Author: Guest Author
“Capitalism will eventually corrupt this entire wellness movement, including meditation. We are bound to turn it into nothing more than a consumable product.”
So, said a friend of mine when I first told her that I had decided to try meditation. I am generally a very anxious person, especially when it comes to my work. I’m in a very tense, nervous state of mind, whenever I’m at work or doing anything work related. Hence my desire to try meditation. This was a few years ago; while meditation and mindfulness hadn’t become the huge fad they are today, they had begun to receive more and more attention. I made fun of my friend a bit that day, calling her a skeptic. But these days, as I look around the world that we live in, I can’t help but think that she might be right.
A little background: I tried my hand at meditation around the time I had this conversation with my friend, Emily. I failed miserably. I decided that I wasn’t ready for meditation yet and would try again when I was. Years passed by before I tried meditation again and during those years, I observed how meditation and mindfulness became increasingly popular.
Actually, it was this entire wellness movement that was becoming popular: raw foods, spirulina, mindful eating, mindful sex… Before I knew it, this wonderful concept was quickly turning into an industry! The meditation and mindfulness apps, meditation retreats and centers, meditation books, websites, DVDs, employer programs… Wherever I looked, it was meditation, meditation, meditation.
“You’re exaggerating,” I told myself, “isn’t it a good thing that people are getting into something that’s beneficial for them. You’re probably only thinking this because of what Emily said.” But was I? There was only one way to answer that question. So, I dove into website after website, reading what various experts and journalists had to say on the matter. I quickly saw that Emily was right. What should’ve been a personal journey for one’s individual health had quickly been turned into a very profitable, not to mention exploitable market. A market that was valued at $1.2 billion in 2017.
Realizing that Emily had been right was a little upsetting. It was also somewhat of a relief because it meant that I could finally stop feeling guilty about never managing to get into meditation. It was not that I had failed, I said to myself, I just hadn’t fallen for the mindfulness trap.
A couple of weeks later, Emily and I got together for a cup of coffee. I couldn’t not share my observations with her. “You were right,” I told her. “Everything meditation related out there is completely useless. It’s all just a marketing ploy.” Emily grew very quiet all of a sudden.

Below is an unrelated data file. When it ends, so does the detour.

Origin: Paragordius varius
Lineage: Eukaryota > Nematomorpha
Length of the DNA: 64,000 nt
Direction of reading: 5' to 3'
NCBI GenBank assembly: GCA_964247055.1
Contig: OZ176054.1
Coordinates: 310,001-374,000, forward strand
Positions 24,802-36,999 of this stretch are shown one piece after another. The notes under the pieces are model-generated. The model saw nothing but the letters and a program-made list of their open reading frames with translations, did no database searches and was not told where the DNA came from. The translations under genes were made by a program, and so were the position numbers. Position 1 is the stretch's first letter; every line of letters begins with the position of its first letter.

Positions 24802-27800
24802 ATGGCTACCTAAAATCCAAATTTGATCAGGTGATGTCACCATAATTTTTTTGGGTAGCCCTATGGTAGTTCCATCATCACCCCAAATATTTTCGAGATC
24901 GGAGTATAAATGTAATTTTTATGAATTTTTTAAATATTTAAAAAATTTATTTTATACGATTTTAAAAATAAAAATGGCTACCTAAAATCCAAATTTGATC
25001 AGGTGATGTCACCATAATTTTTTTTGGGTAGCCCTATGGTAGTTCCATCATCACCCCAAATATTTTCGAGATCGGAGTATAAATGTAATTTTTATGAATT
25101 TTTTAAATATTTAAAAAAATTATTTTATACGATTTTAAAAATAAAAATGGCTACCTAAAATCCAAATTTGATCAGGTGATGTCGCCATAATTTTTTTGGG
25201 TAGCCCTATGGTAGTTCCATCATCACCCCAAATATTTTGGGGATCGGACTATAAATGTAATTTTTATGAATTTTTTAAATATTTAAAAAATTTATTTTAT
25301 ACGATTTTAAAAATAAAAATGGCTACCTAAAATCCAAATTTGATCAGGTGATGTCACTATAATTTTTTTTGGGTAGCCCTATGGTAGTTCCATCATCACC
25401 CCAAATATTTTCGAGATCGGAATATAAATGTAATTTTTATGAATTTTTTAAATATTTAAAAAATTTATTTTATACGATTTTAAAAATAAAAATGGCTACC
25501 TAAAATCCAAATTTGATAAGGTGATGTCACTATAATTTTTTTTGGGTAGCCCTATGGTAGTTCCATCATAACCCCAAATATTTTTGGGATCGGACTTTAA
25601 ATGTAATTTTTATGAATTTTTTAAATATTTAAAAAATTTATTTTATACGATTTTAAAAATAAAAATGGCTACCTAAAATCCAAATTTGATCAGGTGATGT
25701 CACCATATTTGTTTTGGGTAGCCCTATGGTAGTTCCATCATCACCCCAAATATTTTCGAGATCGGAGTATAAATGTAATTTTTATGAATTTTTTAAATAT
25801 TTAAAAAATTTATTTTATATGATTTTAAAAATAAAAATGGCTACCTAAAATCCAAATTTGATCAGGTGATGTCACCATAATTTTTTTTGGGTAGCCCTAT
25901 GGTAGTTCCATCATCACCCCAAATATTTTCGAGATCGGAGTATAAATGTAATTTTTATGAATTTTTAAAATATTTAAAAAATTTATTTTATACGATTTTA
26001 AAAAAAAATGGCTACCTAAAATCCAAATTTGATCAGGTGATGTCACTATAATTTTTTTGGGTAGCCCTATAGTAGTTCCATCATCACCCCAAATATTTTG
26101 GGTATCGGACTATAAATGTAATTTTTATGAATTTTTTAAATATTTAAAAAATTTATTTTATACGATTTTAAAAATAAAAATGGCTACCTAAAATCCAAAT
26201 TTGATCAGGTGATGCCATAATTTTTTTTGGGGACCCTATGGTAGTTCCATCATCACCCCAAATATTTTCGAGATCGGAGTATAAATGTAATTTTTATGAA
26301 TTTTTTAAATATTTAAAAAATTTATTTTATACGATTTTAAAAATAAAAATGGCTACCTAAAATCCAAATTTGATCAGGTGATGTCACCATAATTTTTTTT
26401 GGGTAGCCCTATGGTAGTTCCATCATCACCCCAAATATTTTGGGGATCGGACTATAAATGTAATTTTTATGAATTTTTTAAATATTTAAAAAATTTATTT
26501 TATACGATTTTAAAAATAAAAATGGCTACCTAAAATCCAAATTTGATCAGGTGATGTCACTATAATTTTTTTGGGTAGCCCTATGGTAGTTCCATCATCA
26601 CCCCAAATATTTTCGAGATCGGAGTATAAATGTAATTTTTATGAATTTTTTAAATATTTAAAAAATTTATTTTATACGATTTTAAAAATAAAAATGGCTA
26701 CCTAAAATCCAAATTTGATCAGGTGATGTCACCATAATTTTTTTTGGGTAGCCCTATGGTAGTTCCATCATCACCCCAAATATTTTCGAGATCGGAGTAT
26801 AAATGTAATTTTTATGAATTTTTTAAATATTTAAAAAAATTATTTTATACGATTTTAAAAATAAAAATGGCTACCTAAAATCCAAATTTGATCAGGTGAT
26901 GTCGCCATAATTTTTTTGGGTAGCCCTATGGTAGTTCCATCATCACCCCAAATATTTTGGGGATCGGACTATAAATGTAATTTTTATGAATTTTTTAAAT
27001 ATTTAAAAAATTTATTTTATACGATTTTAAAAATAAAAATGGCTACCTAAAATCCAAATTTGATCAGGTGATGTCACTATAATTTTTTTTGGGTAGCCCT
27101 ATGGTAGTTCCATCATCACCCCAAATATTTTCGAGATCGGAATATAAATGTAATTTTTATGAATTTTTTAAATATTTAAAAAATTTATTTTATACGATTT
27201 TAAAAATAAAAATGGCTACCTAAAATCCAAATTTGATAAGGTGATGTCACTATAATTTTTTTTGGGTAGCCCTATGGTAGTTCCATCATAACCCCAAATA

“You know,” she finally said, “I kind of think the opposite now,” she said, and I nearly choked on my coffee.
“The thing is,” she continued, “a large chunk of the wellness market is profit based and is completely part of the capitalist system. “But there are exceptions. There are places out there that have truly set out to help you. The diamonds in the rough, so to speak. It’s just a matter of finding them.”
She went on to talk about how despite meditation and mindfulness being commercialized, it was still possible for us as individuals to benefit personally and spiritually from these products. She had experienced this herself once she finally gave it a shot.
In light of my research, I found this a bit hard to believe though I also found it rather amusing that in the course of a few years she and I had completely switched positions. I had become the skeptic, whereas she had become… Naïve? Hopeful? Whatever it was, I was amused by the situation. So, I decided to listen.
From what Emily said, there were apps, books and meditation programs out there that actually did what they did to truly be of help to people. One of the apps she mentioned was Meditopia.
What made Meditopia different, Emily told me, was that it didn’t just aim to act as an instant pain relief or anti-stress method. It didn’t try to pretend that after just one meditation, all of your problems would be solved. Emily mentioned that this app had in fact challenged and pushed her to be patient with the process. It helped her get to the root of her anxiety, stress and feelings of self-doubt. After months of practice, she slowly started to uncover the root of her emotions, behaviors, and actions—she slowly felt herself making small shifts in how she lived and viewed things. Rather than the band-aid most products offered, she felt she had made sustainable progress.